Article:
Rates spreads tightening... Bad for US Banks

What we do know is the difference between short and long rates - the "spread" in Wall Street parlance - is now less than one percentage point, down from around three points a year ago.

This is more than mathematical trivia. To bankers in particular, it can be the difference between profit and loss.

Bankers, after all, make money by borrowing "short" from their depositors, while lending "long" to businesses, home buyers and others.

A healthy spread between short and long interest rates traditionally means banks can earn a nice income - enough to give freebies to depositors, take big clients to Phillies games, and still give the shareholders a decent return.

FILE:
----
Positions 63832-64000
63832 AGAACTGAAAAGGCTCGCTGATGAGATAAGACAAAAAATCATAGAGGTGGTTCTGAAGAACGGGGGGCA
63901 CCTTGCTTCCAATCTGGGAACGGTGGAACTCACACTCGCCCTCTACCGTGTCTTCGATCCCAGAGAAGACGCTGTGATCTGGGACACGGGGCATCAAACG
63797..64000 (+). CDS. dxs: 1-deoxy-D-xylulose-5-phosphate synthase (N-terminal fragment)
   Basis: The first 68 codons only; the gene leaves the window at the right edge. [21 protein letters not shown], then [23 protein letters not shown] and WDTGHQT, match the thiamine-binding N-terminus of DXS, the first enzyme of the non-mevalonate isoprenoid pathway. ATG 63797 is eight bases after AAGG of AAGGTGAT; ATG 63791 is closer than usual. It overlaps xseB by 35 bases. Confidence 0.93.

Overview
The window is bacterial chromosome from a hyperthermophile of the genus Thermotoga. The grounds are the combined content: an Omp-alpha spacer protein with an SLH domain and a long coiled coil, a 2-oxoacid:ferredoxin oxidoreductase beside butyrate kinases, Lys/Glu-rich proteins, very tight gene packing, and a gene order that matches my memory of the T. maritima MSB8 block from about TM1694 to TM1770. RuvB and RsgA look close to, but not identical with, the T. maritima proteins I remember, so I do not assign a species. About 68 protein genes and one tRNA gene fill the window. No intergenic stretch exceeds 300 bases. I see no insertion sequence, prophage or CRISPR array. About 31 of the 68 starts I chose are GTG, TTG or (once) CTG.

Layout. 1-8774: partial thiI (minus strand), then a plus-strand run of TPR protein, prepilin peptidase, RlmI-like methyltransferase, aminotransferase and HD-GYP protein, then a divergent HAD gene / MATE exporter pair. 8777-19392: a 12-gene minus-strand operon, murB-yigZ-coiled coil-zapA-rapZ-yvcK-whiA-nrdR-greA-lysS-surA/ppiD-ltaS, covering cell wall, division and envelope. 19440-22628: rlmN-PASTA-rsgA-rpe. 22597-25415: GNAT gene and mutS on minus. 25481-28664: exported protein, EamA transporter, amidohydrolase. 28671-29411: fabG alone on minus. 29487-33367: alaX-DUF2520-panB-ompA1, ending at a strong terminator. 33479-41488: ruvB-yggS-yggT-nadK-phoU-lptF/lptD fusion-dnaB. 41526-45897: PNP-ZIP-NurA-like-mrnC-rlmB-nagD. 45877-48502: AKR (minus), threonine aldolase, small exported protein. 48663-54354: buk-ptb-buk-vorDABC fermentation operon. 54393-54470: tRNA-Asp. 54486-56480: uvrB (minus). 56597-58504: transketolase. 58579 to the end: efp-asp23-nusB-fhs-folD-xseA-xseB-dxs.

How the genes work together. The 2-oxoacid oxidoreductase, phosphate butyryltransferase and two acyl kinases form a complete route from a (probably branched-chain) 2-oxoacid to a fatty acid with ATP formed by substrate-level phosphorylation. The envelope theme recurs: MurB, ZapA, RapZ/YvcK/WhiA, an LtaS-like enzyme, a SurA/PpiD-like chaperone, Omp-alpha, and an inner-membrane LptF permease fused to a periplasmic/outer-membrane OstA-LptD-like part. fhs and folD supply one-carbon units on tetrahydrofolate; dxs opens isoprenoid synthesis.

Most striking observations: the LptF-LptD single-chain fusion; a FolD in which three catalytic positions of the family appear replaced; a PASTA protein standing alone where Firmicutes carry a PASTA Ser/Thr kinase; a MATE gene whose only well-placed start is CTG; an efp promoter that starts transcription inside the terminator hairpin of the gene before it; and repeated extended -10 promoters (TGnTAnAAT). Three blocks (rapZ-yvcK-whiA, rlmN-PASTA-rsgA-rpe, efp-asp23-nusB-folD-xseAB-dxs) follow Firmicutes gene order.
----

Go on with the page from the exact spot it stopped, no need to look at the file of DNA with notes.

But when interest-rate spreads narrow, bankers have to scramble. Many turn tight-fisted, making loans harder to get. Others can become desperate, betting on risky ventures that can come back to haunt them.

Either way, the result can mean trouble for the economy as a whole. If firms cannot get loans, they won't expand, and more will fail. If banks themselves fail, shareholders, depositors and even taxpayers can be hurt.

That's what happened in the late 1980s; the savings-and-loan debacle took years to resolve and cost many billions.